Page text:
BRIEF DESCRIPTION OF THE DRAWINGSFIG. 1 is a diagram illustrating an exemplary configuration of an MRI apparatus according to a first embodiment;FIG. 2 is a drawing for explaining an RE radiation noise inhibiting process performed by the MRI apparatus according to the first embodiment;FIG. 3 is a diagram illustrating an exemplary configuration of a transmitting system of the MRI apparatus according to the first embodiment;FIG. 4 is a diagram illustrating an exemplary configuration of a transmitting system of an MRI apparatus according to a second embodiment; andFIG. 5 is a diagram illustrating an exemplary configuration of a transmitting system of an MRI apparatus according to a third embodiment.

DETAILED DESCRIPTION

A magnetic resonance imaging apparatus according to an embodiment includes a generator, a transmitter coil, a transmission channel, a first phase shifter, and a second phase shifter. The generator is configured to generate RF pulse signals. The transmitter coil is configured to apply an RE magnetic field to an imaging space in which a subject is placed, on the basis of the RE pulse signals. The transmission channel is configured to arrange, in at least a partial section between the generator and the transmitter coil, the RE pulse signals to be transmitted parallel to one another via a plurality of channels. The first phase shifter is configured to shift at least one of phases of the RF pulse signals to be transmitted via the channels, so that the phases of the RE pulse signals are in a relationship of being different from one another. The second phase shifter is configured to shift, in accordance with a phase amount shifted by the first phase shifter, at least one of phases of the RF pulse signals at a stage prior to inputting the RE pulse signals to the transmitter coil.

First Embodiment

FIG. 1 is a diagram illustrating an exemplary configuration of an MRI apparatus according to a first embodiment. For example, as illustrated in FIG. 1, an MRI apparatus 100 according to the first embodiment includes: a static magnetic field magnet 1, a gradient coil 2, a gradient power source 3, a transmitter coil 4, transmitter circuitry 5, a receiver coil 6, receiver circuitry 7, a gantry 8, a couch 9, input circuitry 10, a display 11, a storage 12, and processing circuitries 13 to 16.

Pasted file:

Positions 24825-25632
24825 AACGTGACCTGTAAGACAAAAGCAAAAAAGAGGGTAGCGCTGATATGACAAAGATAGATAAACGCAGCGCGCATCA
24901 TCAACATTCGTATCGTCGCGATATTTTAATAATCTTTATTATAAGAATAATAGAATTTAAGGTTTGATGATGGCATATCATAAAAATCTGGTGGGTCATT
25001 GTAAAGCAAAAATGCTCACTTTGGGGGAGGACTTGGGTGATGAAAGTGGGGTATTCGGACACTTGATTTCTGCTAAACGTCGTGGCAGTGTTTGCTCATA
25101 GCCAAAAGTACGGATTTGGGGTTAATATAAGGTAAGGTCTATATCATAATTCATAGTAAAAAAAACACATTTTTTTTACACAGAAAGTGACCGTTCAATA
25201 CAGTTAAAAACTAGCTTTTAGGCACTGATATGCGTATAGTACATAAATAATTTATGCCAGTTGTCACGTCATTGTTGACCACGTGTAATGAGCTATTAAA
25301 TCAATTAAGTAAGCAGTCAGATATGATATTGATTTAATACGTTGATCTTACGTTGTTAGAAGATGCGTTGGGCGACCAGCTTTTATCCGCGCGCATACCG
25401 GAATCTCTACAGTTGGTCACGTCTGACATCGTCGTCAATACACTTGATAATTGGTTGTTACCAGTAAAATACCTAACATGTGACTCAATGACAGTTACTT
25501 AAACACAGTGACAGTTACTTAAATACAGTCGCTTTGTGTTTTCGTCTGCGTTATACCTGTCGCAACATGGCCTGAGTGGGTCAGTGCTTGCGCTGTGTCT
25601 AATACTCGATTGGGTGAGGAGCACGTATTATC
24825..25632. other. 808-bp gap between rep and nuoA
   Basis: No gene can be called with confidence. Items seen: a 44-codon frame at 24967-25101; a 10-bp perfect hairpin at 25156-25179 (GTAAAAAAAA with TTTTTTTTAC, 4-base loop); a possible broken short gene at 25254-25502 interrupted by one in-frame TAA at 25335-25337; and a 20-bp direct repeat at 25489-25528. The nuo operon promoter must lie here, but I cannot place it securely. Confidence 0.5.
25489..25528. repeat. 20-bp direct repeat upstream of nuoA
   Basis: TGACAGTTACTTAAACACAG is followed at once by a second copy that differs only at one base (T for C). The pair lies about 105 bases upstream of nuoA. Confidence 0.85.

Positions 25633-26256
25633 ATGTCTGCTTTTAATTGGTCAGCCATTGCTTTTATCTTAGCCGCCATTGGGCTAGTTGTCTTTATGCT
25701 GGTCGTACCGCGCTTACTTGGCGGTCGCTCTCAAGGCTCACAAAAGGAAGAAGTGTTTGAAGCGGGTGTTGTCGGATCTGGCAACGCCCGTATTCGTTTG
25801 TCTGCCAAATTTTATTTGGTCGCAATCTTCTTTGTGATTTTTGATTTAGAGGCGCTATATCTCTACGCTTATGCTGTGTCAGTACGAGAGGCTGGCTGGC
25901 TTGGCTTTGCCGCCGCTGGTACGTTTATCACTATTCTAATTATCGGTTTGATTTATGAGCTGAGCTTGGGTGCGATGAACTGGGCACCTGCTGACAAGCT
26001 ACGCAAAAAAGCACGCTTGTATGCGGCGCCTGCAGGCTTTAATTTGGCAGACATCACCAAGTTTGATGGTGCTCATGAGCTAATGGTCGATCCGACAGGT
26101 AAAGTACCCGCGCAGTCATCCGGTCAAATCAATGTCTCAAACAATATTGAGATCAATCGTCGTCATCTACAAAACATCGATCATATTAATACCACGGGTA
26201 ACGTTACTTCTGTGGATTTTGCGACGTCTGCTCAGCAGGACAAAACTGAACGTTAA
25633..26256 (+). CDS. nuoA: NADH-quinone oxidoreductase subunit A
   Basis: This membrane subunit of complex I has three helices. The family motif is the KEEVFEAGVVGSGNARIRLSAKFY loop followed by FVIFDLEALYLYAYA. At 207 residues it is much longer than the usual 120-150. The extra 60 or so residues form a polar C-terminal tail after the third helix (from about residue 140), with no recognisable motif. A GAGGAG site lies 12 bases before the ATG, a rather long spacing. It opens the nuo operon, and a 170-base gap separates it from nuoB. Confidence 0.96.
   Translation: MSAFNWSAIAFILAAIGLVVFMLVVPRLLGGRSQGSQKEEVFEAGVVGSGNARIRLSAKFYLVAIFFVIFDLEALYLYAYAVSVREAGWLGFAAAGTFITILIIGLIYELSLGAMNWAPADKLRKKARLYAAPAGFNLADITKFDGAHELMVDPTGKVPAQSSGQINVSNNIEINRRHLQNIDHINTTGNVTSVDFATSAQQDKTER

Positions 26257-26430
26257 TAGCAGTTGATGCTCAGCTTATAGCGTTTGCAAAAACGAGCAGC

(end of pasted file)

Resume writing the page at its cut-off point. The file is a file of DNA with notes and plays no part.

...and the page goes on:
The static magnetic field magnet 1 is formed to have a hollow and substantially circular cylindrical shape (which may have an oval cross-section orthogonal to the central axis thereof) and is configured to generate a static magnetic field in the space on the inside thereof. For example, the static magnetic field magnet 1 includes a cooling container formed to have a substantially circular cylindrical shape and a magnet such as a superconductive magnet that is immersed in a cooling member (e.g., liquid helium) filling the cooling container. In this situation, for example, the static magnetic field magnet 1 may be configured to generate the static magnetic field by using a permanent magnet. Further, for example, the static magnetic field magnet 1 does not necessarily need to be formed to have a substantially circular cylindrical shape and may have a so-called open structure in which a pair of magnets is arranged so as to face each other while an imaging space where a subject S is placed is interposed therebetween.